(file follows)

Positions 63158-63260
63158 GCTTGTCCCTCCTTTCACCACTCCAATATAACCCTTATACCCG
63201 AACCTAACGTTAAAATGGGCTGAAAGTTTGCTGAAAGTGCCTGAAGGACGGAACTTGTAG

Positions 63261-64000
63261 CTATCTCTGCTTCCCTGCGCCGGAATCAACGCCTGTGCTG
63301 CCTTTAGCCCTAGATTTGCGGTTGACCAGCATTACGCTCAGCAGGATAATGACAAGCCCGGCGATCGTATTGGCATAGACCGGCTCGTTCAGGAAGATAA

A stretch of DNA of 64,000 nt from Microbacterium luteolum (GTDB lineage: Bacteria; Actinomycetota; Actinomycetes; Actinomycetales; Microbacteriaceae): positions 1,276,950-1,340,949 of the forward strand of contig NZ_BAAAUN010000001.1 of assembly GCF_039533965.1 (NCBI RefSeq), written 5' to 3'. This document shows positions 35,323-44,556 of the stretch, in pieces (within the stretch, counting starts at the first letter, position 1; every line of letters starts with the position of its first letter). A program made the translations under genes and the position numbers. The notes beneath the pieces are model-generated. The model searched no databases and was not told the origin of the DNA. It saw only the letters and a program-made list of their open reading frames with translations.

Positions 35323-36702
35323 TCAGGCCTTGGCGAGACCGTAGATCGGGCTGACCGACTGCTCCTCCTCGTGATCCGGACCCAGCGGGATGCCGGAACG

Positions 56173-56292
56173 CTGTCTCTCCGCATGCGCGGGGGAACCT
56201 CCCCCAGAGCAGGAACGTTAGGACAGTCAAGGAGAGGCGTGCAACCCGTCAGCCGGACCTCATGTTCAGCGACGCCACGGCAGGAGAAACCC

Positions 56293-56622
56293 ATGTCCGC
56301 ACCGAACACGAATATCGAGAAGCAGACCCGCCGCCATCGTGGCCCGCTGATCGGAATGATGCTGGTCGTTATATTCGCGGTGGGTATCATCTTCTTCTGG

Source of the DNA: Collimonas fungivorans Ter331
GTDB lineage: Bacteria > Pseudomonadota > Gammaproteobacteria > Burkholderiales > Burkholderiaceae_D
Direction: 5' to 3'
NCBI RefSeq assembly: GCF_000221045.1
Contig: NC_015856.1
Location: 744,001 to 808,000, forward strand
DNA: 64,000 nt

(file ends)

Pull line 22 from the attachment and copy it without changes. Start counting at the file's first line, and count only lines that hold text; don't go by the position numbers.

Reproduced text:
DNA: 64,000 nt